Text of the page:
New Review: Hi Venus (2023)

Joseph Zeng and Liang Jie in a poster for the Chinese television series Hi Venus.

A feel-good Chinese romcom about a female doctor from a poor background who is forced to become the hospital director’s assistant.

This is not another one of your usual medical dramas – in fact, doctoring plays only a small role, as the focus is on the administrative aspect of health care. Not only are we spared medical case after medical case (can you tell I’m not a fan of most medical shows?) but this romcom also involves no major love triangles, no jerky boss, no evil parents, no childhood connection between our leads, and shockingly enough for K-drama fans … no serial killer! And still, I couldn’t wait to watch the next episode of this drama about two adults who kept bickering and verbally sparring while slowly becoming more and more emotionally attached.

After a bit of stumbling in the beginning, this series does everything right — plot-wise (no boring episodes) and character-wise (except dressing the FL in horrible frumpy clothes for most of the show). One other imperfection is the incredibly stupid plot twist in episode 22 and the FL’s nonsensical response. Despite this unnecessary annoyance, it’s great fun to spend time with our leads all the way to the perfect happy end. Light-hearted, humorous, blessedly stress-free.

Excellent minus.

Youku (China). Written by Wang Xiong Cheng.


New Review: Shooting Stars (2022)

Promo image for the Korean drama Shooting Stars featuring Lee Sung Kyung and Kim Young Dae.

Focusing on events taking place at an artist management agency, this is probably the best behind-the-scenes show about the Korean dramaworld – well, certainly one of the funniest. This is mostly due to the many finely drawn supporting characters (from clueless interns to bizarrely behaving actors) that you can’t help but wonder if they are inspired by real-life models. Numerous cameos from real K-drama stars and the screwball romance of the head of the PR department (the amazing Lee Sung Kyung, Weightlifting Fairy Kim Bok Joo) with the company’s biggest star (Kim Young Dae) are other highlights of the show.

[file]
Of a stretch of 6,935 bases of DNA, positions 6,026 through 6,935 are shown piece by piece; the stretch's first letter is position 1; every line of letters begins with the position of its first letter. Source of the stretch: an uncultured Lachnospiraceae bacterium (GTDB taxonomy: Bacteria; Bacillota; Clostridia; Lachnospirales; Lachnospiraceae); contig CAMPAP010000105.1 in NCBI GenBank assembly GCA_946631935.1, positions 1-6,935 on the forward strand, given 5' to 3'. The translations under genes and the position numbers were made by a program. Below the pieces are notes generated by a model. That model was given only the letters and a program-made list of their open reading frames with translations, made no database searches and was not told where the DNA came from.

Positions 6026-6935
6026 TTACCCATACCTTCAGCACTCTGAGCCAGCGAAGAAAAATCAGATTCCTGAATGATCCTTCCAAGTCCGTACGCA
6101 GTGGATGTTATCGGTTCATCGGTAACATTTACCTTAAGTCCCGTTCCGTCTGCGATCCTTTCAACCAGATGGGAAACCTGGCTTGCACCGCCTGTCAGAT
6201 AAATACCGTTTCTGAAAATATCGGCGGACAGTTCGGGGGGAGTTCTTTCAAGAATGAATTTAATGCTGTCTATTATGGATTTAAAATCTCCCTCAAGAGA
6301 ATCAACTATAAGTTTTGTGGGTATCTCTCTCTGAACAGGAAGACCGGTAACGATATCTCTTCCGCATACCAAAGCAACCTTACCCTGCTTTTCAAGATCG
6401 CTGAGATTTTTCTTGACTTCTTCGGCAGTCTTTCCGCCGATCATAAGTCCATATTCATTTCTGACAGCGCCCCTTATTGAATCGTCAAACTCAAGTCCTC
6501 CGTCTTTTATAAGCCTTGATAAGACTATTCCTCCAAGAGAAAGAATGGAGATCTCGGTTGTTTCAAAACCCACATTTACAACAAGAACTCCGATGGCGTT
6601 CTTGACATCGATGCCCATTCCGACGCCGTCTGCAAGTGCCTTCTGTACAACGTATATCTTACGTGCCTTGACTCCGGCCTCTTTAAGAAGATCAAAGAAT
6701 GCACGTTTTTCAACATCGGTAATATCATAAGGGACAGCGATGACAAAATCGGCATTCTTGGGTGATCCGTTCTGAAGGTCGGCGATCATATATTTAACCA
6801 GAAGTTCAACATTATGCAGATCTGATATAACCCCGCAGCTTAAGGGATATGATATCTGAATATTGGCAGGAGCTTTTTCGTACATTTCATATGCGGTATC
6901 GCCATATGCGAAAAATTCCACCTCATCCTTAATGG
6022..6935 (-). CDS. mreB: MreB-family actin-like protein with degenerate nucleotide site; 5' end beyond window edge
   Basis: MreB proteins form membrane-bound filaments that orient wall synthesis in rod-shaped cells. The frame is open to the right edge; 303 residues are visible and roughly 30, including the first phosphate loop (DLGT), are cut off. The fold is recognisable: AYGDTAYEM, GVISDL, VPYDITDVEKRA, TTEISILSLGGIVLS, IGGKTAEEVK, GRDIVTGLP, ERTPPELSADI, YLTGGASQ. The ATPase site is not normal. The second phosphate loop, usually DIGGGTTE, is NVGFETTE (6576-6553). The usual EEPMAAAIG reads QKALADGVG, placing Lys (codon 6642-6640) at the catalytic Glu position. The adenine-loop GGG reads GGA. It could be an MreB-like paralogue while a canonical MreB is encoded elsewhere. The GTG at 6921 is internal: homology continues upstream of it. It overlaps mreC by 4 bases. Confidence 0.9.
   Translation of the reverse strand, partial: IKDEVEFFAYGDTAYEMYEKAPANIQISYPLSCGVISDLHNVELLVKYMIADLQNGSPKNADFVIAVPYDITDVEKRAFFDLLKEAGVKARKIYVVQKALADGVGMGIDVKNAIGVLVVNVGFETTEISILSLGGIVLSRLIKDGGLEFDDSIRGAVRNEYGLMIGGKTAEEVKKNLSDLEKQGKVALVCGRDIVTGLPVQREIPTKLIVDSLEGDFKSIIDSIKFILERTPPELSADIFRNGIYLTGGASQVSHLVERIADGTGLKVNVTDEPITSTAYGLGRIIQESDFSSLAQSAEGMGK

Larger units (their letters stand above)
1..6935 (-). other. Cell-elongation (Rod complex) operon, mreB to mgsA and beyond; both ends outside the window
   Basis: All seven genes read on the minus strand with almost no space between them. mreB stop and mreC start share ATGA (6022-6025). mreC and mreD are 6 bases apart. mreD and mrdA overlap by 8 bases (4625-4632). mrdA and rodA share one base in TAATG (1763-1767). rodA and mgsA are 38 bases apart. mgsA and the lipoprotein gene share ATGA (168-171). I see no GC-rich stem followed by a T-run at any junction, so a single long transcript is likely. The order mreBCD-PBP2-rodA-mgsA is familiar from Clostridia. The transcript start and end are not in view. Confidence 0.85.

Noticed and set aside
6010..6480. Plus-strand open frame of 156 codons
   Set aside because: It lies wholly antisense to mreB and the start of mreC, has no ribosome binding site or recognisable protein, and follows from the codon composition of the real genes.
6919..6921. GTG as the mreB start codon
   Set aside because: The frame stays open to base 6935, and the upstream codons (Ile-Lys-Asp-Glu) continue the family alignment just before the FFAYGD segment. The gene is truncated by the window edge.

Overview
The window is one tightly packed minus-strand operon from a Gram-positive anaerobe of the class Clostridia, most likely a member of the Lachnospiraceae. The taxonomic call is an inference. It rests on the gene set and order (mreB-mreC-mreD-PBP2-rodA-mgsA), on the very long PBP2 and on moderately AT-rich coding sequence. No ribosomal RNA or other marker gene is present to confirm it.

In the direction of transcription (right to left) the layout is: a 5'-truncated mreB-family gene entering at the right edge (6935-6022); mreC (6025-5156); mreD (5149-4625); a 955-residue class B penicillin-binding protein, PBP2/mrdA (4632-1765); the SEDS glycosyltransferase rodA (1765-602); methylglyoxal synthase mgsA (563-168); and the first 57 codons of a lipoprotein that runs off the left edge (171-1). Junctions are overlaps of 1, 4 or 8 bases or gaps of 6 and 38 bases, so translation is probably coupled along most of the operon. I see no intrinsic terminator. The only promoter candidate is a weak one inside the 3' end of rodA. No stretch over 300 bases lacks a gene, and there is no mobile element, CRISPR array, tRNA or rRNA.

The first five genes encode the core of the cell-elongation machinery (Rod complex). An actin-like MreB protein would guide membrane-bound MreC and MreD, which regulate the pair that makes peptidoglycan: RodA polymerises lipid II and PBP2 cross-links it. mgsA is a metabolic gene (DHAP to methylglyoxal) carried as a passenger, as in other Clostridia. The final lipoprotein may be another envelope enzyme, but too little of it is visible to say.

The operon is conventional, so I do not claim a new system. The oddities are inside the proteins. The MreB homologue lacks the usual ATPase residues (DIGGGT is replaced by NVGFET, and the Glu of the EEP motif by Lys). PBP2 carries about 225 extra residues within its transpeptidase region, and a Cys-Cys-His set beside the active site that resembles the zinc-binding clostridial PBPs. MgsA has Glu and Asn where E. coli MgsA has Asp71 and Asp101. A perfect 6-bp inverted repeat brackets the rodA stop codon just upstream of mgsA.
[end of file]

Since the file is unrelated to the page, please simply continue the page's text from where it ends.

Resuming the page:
This well-written mix of workplace comedy and rom-com is somewhat bogged down in the last third by some “more serious” plot developments, but in the last couple of episodes we’re back in comedy mode. Entertaining, amusing and simply just a lot of fun to watch. Don’t miss it. Excellent minus.

tvN. Written by Choi Young Woo.

New Review: From Now On, Showtime! (2022)

Photo of scene from the K-drama "From Now On, Showtime," starring Park Hae-Jin

A wild genre mix with an exceptional cast. It has all the stuff I usually don’t like in dramas, like ghosts, evil spirits, and serial killers, but to my surprise they are packaged in such a funny and charming show that they lose much of their scariness – and you can always skip a scene or two if they get to you.

Park Hae Jin (Far Away Love, My Love from the Star) plays a famous magician who is able to pull off the most amazing tricks – simply because he has three invisible ghosts working for him. Most of the plot deals with him partnering up with a female police officer (Jin Ki Joo) with whom he shares a complex past and a romantic present.

The banter between the magician, his house spirit and the ghostly crew is hilarious; the leads are gorgeous; and the touch of noble idiocy can easily be overlooked in a very satisfying ending. Excellent minus.

MBC/Viu. Written by Ha Yoon Ah.

A photo of Park Hae Jin hugging Jin Ki Joo, starring in the Korean Drama "From Now On, Showtime."
Jin Ki Joo (left) with Park Hae Jin, starring in From Now On, Showtime.

New Review: Business Proposal (2022)

A surprising hit on Netflix. A well done, self-ironic rom-com about a CEO (Ahn Hyo Seop, Father is Strange) who falls for an imposter (Kim Se Jeong) posing as his blind date.

All the fluff you want with no angst, no love triangle and an interesting second lead couple who dares to defy the trope-ical family obligations. After watching so many family dramas with role models who are ready to give up on their romances to appease their families, it was refreshing to see a female protagonist stand up to her father’s interference. A special shout-out to the hilarious Lee Deok Hwa who plays the CEO’s grandfather and likes nothing better than watching K-dramas. Well, we all can relate to that, can’t we? Excellent.


Written by Han Seol Hee and Hong Bo Hee.

New Review: Hometown Cha-Cha-Cha (2021)

Kim Seon-ho as Du-sik and Shin Min-a as Hye-jin in the Korean drama Hometown Cha-Cha-Cha

A big city girl (Shin Min-a, My Girlfriend is a Gumiho) moves from Seoul to a small seaside village where she encounters jack-of-all-trades Chief Hong (Kim Seon Ho). In a reversal of the traditional drama trope, here it is the male lead that whips the female lead into shape – in this case to fit into the village community.
An adorably deep-dimpled lead couple, a variety of amusing side characters who have their own happy endings, and pretty scenery make for a relaxing watch. A less perfect male lead and a more convincing explanation for his hyper-helpful behaviour would have made this an even better rose-colored treat.
tvn/Netflix. Written by Shin Ha Eun.